And the day of Pentecost came. They had been going about their lives, doing their own thing, and mostly keeping quiet about what had happened, for fear of drawing attention to themselves. It must have been akin to creation all over again – with a violent wind and tongues of fire resting on them. And then came the speaking in tongues. If we compare this to our Sunday worship, there is one thing we can be certain of – whoever these early followers were, they were certainly NOT Presbyterian! In fact, anything LESS Presbyterian would be hard to imagine. Be that as it may, that is what happened on that first Pentecost, and the followers were probably just as amazed by it as modern readers are in the 21st century. Today, we call speaking in tongues glossolalia, and we tend to treat it with some disbelief. You see, according to Paul, there is such a thing as a gift of tongues, or the ability to speak in other languages. But there is also the gift of interpreting divers languages, and if the second is not present, then the first is questionable. But this is very different from what happened on that first Pentecost. On that day, there were present in Jerusalem, people of many nationalities. And each one of them heard the apostles speaking in their native language. If you will remember, going back to the book of Genesis again, at one time mankind spoke one common language. They became so arrogant that they decided to build a tower which would reach into the heavens, so that they would be able to ascend and descend at will. But God sent his messengers among them, and confounded their language so that they could not understand one another, and were not able to complete the tower. Now, here came the Spirit, causing them to be understood by everyone when they spoke. This speaks to the unity which Jesus wanted for the early church. He knew, as do we, especially in this province, how language can serve to separate. And he knew, as we do, especially in this province, how language can serve to unify.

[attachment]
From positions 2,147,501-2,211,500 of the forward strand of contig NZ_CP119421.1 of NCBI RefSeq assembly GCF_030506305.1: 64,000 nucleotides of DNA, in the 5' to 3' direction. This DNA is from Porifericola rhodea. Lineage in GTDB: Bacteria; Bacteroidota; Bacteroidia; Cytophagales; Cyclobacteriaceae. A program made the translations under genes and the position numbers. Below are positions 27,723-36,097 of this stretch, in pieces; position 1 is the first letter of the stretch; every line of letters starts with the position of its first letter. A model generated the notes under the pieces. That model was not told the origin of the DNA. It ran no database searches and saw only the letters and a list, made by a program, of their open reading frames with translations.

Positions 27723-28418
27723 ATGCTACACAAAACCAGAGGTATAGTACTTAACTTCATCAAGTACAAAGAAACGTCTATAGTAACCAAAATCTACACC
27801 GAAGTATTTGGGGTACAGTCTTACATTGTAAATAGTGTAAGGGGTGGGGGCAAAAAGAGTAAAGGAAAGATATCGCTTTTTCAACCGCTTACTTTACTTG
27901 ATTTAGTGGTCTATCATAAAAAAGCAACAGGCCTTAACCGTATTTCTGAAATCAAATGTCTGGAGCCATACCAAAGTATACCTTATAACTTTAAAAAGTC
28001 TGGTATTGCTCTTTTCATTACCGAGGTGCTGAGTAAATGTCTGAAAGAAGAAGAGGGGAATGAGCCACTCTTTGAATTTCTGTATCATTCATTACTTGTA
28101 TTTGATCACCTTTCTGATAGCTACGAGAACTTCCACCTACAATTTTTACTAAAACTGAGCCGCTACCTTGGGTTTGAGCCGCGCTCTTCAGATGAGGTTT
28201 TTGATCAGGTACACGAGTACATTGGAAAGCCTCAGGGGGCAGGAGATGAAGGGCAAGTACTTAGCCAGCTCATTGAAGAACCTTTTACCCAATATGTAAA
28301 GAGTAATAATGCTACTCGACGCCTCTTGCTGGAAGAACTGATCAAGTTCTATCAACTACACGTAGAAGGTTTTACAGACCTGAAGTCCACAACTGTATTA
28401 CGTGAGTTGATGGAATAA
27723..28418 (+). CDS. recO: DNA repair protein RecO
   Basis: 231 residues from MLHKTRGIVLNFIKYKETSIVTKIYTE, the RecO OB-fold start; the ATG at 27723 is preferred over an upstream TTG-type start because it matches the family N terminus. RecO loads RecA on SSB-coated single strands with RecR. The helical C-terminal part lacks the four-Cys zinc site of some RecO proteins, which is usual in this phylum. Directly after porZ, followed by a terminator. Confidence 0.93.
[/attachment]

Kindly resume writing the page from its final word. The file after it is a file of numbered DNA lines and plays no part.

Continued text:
The names mentioned in the reading – which I won’t repeat, as I have managed to say them correctly once today – represented the known world at that time. And, at that moment, they were united in all hearing the same thing, in their own languages. As you noticed, they tried to blame it on drunkenness, but Peter set them straight, quoting from the prophet Joel.
Now, there is something else you must understand, because otherwise you may wonder why there were so many foreigners around, listening to the Good News in their own languages. On that day, which we have come to call Pentecost, Jerusalem was again full of visitors, because this was the day on which everyone celebrated the spring harvest, by giving back of the first fruits in the form of sacrifice at the temple. The reference to Jesus’ followers as “Galileans” doesn’t mean anything to us today, but at that time, it carried a huge meaning to the other people in Jerusalem. Galileans were known as ignorant people, kind of like country bumpkins. So to hear them suddenly become impassioned orators would have been something that would have astounded everyone who heard them. Fortunately, Peter – who seems to have come into his own since Jesus’ death, resurrection, and ascension – was able to explain things. In his interpretation of Joel’s words, he made a slight change. Joel was, according to the scholars, speaking about the last days, about the time when the world would end. And Peter wants people to be clear on the fact that the world as they have known it – HAS ended, that it is no longer something to be anticipated, but something which is here. And it is still here today – here in Quebec City, in the Presbyterian Church in Canada.